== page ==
The belt 33 has a width that is greater than the width of the recording paper 16, and a plurality of suction apertures (not shown) are formed on the belt surface. A suction chamber 34 is disposed in a position facing the sensor surface of the print determination unit 24 and the ink ejection surface of the printing unit 12 on the interior side of the belt 33, which is set around the rollers 31 and 32, as shown in FIG. 1. The suction chamber 34 provides suction with a fan 35 to generate a negative pressure, and the recording paper 16 on the belt 33 is held by suction.

The belt 33 is driven in the clockwise direction in FIG. 1 by the motive force of a motor (not shown in drawings) being transmitted to at least one of the rollers 31 and 32, which the belt 33 is set around, and the recording paper 16 held on the belt 33 is conveyed in the paper conveyance direction (the sub-scanning direction, the rightward direction in FIG. 1).

Since ink adheres to the belt 33 when a marginless print job or the like is performed, a belt-cleaning unit 36 is disposed in a predetermined position (a suitable position outside the printing area) on the exterior side of the belt 33. Although the details of the configuration of the belt-cleaning unit 36 are not shown, embodiments thereof include nipping of a brush roller and a water absorbent roller, an air blow configuration in which clean air is blown, or a combination of these. In the case of the configuration of nipping of the cleaning rollers, it is preferable to make the line velocity of the cleaning rollers different than that of the belt to improve the cleaning effect.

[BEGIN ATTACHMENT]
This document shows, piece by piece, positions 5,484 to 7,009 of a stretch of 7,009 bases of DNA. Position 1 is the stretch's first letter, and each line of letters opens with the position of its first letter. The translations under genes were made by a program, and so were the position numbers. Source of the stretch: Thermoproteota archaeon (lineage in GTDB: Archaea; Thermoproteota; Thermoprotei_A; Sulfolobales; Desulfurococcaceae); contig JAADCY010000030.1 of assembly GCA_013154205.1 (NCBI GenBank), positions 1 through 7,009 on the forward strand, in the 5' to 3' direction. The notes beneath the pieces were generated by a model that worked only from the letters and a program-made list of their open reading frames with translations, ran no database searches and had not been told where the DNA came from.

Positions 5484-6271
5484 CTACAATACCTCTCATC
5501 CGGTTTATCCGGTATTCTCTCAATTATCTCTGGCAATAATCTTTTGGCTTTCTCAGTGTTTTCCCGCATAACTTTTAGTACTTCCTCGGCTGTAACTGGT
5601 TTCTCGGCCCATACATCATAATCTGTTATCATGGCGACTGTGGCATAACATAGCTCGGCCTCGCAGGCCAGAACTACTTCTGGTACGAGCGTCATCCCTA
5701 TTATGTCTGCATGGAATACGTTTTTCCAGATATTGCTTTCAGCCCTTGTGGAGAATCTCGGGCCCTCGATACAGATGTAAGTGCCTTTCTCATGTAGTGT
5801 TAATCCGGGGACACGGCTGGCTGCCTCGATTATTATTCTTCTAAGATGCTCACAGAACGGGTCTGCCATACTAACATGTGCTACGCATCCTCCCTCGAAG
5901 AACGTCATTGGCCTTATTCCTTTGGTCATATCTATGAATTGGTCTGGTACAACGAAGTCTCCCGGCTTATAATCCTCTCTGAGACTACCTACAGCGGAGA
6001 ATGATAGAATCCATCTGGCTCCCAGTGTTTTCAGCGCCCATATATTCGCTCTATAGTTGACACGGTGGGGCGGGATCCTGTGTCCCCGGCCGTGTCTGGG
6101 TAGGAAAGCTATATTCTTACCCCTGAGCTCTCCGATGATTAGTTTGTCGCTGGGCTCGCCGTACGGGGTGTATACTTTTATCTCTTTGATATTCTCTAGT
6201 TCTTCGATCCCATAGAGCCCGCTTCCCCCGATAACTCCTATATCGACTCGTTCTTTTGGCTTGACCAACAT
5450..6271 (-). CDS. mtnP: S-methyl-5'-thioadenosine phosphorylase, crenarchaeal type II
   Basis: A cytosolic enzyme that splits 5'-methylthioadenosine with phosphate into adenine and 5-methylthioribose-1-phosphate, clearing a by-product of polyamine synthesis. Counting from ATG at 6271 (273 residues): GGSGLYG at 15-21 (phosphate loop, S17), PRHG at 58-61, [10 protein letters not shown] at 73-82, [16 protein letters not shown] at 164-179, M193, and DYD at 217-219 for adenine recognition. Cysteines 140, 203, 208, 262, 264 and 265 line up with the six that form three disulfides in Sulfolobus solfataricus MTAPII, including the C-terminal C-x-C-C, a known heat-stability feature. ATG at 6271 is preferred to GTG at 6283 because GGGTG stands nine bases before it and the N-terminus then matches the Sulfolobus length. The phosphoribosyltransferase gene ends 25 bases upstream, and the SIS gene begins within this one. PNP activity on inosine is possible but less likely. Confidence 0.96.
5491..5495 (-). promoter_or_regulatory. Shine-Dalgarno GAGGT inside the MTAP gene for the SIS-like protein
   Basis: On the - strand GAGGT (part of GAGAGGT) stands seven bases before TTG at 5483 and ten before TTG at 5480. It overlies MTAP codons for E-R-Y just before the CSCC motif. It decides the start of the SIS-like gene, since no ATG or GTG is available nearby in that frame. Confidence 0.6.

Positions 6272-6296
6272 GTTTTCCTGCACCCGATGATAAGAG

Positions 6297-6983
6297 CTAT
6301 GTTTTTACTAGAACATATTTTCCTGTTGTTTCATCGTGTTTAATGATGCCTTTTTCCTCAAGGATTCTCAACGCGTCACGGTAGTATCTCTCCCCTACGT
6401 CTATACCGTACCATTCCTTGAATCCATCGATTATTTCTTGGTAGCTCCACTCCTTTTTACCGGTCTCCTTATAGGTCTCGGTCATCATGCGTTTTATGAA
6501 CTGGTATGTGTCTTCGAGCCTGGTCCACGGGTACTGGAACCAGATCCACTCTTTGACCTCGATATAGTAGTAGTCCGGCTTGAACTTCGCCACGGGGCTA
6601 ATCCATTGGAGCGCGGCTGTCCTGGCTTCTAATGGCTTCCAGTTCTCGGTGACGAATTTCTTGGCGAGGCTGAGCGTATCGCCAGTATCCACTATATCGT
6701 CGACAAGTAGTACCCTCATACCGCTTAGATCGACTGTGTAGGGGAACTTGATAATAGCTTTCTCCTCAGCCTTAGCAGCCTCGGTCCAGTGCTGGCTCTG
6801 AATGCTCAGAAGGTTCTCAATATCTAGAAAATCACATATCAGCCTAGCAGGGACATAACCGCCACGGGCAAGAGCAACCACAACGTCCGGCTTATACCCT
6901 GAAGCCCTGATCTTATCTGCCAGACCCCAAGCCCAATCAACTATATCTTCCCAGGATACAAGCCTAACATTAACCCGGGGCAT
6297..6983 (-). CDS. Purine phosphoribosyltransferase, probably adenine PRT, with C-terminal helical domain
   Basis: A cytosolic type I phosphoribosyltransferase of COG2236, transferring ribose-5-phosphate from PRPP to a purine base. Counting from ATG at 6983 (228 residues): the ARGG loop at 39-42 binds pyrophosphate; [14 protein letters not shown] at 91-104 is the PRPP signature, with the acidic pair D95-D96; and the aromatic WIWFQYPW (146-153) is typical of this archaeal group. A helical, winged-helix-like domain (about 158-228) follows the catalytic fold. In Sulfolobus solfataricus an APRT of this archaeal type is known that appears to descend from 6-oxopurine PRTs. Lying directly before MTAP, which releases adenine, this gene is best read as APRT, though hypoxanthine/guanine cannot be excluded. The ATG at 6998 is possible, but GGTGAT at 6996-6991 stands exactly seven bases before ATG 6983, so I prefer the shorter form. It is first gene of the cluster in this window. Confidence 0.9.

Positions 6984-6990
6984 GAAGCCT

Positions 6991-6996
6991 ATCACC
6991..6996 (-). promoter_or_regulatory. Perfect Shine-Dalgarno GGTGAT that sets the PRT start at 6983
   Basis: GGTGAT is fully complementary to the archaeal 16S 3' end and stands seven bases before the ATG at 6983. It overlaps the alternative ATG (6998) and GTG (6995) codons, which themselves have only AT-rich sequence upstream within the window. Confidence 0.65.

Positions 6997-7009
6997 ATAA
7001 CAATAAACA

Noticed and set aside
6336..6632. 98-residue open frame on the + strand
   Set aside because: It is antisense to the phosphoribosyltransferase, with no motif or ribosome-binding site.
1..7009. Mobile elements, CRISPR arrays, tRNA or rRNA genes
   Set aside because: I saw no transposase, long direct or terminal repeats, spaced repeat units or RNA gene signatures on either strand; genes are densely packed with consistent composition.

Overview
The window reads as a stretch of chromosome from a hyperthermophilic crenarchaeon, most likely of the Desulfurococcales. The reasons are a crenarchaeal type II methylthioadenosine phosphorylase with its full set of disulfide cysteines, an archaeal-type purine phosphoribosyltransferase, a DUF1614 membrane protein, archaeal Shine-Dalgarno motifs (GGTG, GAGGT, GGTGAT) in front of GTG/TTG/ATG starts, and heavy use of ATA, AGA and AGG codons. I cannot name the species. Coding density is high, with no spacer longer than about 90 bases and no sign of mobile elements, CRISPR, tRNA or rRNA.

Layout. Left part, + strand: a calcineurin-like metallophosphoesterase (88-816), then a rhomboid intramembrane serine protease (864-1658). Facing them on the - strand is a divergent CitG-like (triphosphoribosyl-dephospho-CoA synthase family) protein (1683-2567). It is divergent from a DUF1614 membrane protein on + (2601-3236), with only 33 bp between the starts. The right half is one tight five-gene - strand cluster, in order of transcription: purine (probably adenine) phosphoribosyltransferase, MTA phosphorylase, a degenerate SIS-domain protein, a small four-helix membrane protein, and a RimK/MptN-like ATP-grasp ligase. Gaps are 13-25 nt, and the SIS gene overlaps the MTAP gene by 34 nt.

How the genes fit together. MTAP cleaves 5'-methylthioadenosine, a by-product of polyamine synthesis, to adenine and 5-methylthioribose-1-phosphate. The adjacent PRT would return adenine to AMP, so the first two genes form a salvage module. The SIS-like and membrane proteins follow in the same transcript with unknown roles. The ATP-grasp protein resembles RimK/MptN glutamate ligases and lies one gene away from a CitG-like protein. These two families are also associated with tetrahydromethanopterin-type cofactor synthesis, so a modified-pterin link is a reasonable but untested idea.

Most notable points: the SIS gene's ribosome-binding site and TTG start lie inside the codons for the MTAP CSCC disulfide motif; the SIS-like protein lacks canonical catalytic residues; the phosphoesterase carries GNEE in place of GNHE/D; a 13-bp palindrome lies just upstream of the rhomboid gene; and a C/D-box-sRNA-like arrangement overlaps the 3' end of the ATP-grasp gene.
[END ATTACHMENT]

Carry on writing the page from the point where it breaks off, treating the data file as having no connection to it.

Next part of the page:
The inkjet recording apparatus 10 can comprise a roller nip conveyance mechanism, instead of the suction belt conveyance unit 22. However, there is a drawback in the roller nip conveyance mechanism that the print tends to be smeared when the printing area is conveyed by the roller nip action because the nip roller makes contact with the printed surface of the paper immediately after printing. Therefore, the suction belt conveyance in which nothing comes into contact with the image surface in the printing area is preferable.

A heating fan 40 is disposed on the upstream side of the printing unit 12 in the conveyance pathway formed by the suction belt conveyance unit 22. The heating fan 40 blows heated air onto the recording paper 16 to heat the recording paper 16 immediately before printing so that the ink deposited on the recording paper 16 dries more easily.

The ink storing and loading unit 14 has a tank for storing inks of colors corresponding to the respective heads in the print unit 12, and each tank is connected to the corresponding head by means of a channel (not shown). Moreover, the ink storing and loading unit 14 also has a notifying device (display device, alarm generating device, or the like) for generating a notification if the remaining amount of ink has become low, as well as having a mechanism for preventing incorrect loading of ink of the wrong color. The tanks may be based on ink cartridges composed in a detachable fashion with respect to the heads. In this case, ink is supplied directly from the ink cartridge to the head.